U.S. crude inventory declined again last week. The latest weekly survey by the U.S. Energy Information Administration (EIA) indicates an inventory fall of 0.5 million barrels in the week ended December 14. While only a small drop, it is the third decline in a row.
While EIA data include only U.S. oil inventory the survey results are considered more reliable – and are available at more frequent intervals – than international figures and are often used a surrogate for global inventory status.
Monthly estimates by the International Energy Agency (IEA) continue to show an increase in global oil inventory. The latest IEA data indicate commercial oil stocks in Organization for Economic Cooperation and Development (OECD) countries increased for the fourth consecutive month and are above the five-year average for the first time since March.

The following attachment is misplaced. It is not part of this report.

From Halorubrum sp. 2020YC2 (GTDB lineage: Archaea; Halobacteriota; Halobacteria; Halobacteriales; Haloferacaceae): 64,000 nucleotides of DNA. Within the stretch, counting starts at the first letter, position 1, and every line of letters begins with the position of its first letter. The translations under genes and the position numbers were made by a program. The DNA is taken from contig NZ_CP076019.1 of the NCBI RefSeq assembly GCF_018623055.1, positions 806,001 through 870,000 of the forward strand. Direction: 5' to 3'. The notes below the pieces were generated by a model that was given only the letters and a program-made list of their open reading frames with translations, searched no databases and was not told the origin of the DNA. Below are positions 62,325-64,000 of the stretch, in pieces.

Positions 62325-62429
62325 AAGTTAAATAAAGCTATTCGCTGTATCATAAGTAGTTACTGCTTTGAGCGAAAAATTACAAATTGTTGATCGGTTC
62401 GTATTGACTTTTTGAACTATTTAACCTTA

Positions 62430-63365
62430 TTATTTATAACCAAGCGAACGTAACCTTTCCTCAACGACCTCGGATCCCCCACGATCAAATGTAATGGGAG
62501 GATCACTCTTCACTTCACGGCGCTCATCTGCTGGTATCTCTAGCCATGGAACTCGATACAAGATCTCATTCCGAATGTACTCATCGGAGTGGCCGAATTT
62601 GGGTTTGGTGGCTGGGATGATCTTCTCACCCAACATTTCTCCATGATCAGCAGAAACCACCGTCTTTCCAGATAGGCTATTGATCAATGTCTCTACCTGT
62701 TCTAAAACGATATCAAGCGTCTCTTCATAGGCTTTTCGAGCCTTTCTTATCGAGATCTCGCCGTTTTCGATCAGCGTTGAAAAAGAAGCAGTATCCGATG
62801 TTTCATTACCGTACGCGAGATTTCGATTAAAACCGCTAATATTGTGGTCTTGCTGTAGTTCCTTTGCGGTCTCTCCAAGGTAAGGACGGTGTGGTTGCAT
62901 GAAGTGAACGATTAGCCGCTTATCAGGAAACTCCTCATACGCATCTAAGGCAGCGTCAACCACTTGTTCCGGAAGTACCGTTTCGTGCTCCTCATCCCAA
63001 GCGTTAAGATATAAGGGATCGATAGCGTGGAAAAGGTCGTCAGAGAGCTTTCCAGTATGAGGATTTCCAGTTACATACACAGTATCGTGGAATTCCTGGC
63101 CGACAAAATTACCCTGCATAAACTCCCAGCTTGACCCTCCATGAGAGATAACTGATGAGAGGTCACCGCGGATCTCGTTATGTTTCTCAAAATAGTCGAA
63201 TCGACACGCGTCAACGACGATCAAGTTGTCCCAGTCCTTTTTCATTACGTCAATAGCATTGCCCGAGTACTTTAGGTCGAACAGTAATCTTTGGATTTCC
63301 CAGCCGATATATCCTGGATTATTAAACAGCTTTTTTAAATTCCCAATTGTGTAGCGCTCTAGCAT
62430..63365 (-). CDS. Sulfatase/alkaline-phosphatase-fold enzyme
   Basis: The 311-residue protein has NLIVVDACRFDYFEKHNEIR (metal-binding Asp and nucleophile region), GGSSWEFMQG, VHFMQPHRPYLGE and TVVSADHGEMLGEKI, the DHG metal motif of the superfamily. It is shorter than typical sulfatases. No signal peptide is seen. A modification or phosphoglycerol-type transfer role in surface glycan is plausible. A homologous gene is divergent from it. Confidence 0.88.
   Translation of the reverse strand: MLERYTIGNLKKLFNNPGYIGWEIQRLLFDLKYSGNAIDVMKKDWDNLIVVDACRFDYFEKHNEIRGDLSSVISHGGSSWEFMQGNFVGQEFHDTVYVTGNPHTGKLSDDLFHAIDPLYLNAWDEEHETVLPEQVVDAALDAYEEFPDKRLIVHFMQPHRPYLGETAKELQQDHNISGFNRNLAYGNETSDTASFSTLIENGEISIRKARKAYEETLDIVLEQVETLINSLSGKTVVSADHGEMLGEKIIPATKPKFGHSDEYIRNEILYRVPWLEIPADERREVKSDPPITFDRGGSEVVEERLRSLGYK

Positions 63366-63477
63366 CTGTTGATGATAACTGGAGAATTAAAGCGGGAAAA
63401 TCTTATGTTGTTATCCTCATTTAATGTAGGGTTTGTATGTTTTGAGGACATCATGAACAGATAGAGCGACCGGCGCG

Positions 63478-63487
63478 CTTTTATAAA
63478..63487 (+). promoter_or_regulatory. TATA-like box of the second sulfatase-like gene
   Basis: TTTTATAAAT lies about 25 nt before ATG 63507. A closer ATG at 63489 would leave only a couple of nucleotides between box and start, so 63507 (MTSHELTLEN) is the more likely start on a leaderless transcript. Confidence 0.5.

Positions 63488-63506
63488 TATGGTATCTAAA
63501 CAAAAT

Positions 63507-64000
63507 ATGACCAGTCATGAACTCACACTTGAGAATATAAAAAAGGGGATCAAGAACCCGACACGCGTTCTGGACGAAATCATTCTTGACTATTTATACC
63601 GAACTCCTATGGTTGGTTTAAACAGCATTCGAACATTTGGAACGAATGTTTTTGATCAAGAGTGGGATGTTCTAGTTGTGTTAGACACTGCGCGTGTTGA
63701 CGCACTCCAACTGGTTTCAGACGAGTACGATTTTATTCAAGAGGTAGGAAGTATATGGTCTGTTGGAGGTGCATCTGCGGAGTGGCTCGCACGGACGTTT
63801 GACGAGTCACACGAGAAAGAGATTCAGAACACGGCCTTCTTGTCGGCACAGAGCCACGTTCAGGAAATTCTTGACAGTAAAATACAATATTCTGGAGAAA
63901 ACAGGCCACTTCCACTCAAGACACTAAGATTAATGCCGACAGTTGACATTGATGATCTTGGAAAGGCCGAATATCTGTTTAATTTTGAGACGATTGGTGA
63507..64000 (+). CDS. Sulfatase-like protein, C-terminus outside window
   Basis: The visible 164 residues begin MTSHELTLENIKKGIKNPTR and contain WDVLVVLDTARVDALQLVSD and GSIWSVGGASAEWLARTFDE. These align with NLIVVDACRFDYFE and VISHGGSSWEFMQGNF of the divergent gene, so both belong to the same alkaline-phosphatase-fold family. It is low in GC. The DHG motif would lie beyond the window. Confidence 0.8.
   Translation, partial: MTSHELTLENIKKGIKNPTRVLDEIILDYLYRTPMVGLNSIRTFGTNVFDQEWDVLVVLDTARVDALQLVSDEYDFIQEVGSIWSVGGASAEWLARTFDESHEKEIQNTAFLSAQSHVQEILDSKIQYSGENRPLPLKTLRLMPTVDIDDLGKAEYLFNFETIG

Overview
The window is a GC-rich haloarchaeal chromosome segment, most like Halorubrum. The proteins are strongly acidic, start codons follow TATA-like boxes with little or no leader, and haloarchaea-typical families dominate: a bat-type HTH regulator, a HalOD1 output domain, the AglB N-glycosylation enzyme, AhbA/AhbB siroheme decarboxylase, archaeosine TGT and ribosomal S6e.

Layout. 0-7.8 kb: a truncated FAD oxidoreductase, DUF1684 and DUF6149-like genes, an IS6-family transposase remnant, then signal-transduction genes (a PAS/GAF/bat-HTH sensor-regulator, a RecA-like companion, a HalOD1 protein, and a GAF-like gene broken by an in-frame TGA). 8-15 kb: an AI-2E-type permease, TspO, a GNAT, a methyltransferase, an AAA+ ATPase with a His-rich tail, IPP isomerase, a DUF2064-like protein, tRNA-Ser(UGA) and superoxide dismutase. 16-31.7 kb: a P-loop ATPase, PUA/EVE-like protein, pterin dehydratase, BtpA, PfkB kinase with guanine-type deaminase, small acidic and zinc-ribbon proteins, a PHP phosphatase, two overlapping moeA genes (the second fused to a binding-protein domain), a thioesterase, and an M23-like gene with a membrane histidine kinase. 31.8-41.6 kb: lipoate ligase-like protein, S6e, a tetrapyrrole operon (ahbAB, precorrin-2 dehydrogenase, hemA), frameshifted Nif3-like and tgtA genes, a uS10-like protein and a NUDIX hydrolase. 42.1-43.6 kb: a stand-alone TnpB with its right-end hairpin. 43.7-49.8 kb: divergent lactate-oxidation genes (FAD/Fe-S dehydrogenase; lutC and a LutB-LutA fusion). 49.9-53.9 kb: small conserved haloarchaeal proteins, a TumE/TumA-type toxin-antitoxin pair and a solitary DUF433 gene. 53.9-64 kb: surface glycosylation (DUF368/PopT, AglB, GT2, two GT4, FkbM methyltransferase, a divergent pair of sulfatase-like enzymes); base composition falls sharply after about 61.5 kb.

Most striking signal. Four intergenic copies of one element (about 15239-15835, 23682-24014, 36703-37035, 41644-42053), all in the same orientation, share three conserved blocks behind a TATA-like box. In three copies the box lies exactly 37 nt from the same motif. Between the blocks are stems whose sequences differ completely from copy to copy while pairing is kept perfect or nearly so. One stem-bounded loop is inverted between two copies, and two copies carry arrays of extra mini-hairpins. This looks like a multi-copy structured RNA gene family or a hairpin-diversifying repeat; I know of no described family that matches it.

The lower EIA inventory figure helped Brent recover some of the price decline in the preceding day. Brent dropped 7 percent on December 18, hitting hit a low of $56. Following the inventory data announcement on December 19, Brent climbed to $57.50.
The supply curtailment deal agreed to by OPEC+ will ultimately bring inventory down and provide support for higher oil prices. But, at the moment, the price of Brent is down one third from early October, and operators planning major investments in new production facilities are obviously nervous. We continue to see prices getting back to the $65 to $75 range – but Q1 2019 is going to be a difficult period as oil in transit continues to flood the market.
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